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About Us | Plants For A Future

The main aims of the charity are researching and providing information on ecologically sustainable horticulture, as an integral part of designs involving high species diversity and permaculture principles. Approaches such as woodland/forest gardening use a minimal input of resources and energy, create a harmonious eco-system and cause the least possible damage to the environment, while still having the potential to achieve high productivity.

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Plants For A Future: A resource and information centre for edible and otherwise useful plants

Plants For A Future (PFAF) is an online free-to-use information database and associated website for those interested in edible and useful plants. Originally focused on plants suitable for temperate regions, it has now been extended to include many of the more important tropical and sub-tropical edible and useful plants. The PFAF website (https://pfaf.org) enables access to powerful search facilities, and in all the database now contains information on over 8000 plants.

These resources are maintained by a UK registered charitable company. The objectives of the PFAF charity are ‘to advance the education of the public by the promotion of all aspects of ecologically sustainable vegan-organic horticulture and agriculture with an emphasis on tree, shrub and other perennial species; and the undertaking of research into such horticulture and agriculture, and dissemination of the results of such research.


The charity was originally set up by Ken Fern and his wife Addy to support their work on ‘The Field’ their experimental site in Cornwall, where from 1989 they carried out research and collected information on 1,500 species of edible and otherwise useful plants suitable for growing outdoors in a temperate climate. Subsequently Ken Fern added to the database through desk and online research.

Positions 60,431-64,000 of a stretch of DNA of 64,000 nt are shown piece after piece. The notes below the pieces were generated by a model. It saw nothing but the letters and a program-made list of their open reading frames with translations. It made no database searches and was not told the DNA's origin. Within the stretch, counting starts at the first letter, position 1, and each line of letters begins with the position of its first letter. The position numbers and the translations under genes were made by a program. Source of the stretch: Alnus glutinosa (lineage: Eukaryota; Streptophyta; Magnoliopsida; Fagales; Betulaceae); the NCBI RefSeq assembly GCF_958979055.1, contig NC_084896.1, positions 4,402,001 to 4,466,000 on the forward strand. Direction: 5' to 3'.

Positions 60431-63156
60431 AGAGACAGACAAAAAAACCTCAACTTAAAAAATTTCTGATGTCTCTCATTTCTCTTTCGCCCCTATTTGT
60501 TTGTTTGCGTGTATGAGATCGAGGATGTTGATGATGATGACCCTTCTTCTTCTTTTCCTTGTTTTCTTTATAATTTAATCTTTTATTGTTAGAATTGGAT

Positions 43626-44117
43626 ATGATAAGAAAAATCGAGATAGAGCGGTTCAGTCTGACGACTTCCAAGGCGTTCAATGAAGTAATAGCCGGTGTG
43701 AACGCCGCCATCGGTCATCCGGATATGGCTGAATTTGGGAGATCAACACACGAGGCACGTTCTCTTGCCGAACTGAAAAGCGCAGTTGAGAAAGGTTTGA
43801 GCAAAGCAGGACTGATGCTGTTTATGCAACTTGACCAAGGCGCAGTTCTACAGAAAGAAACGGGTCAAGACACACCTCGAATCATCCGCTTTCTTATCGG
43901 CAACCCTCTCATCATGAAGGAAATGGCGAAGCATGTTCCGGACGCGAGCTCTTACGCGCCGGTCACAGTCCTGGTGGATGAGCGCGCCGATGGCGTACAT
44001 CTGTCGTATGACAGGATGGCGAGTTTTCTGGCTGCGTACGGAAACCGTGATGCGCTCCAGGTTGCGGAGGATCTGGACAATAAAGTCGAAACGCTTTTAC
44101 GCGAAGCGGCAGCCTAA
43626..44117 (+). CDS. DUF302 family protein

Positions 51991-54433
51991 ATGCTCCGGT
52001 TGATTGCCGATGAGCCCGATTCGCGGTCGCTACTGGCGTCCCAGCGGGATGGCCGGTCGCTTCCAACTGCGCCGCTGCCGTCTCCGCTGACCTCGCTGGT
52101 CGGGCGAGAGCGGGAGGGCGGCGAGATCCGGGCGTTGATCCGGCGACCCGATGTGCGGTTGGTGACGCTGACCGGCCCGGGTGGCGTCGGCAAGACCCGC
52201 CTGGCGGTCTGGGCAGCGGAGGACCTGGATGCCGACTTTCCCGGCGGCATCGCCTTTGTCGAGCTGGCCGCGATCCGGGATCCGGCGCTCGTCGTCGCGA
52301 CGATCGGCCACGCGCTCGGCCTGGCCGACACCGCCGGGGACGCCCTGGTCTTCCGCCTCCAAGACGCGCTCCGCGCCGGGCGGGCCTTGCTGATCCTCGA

Before 2005, the Cornwall site was supported by a group of vegan activists and the group raised money to purchase a second site in North Devon with the aim of establishing an ecovillage. Unfortunately neither of the PFAF sites: Cornwall and North Devon, were able to obtain planning permission for building or living on the sites. It was decided to sell the North Devon site, and in 2008 the PFAF charity appointed a new set of Trustees and took over responsibility for supporting and maintaining the plants information database. Since then PFAF has employed a database developer/ administrator on a rolling contract basis. The charity’s office base is in Dawlish, Devon.

Since 2008 the Fern family have continued to manage their Cornwall research site, and also now offer their own version of the plants database (see http://plantsforafuture.theferns.info/ ) Therefore although the Trustees of the PFAF charity continue to maintain contact with the Ferns, they have no operational links with what is now termed PFAF-Cornwall.



In recent years PFAF has worked on extending and aligning the plants database with initiatives to promote and support ‘carbon sequestration’ and for designing ‘carbon farming’ systems and ‘food forests’: agro-ecosystems of perennial plants. The particular focus is on a subset of 1300+ plants that feature in the species matrices in two important reference books: The Carbon Farming Solution: A Global Toolkit of Perennial Crops and Regenerative Agriculture Practices for Climate Change Mitigation and Food Security by Eric Toensmeier and Edible Forest Gardens: Ecological Design and Practice for Temperate Climate Permaculture by Dave Jacke.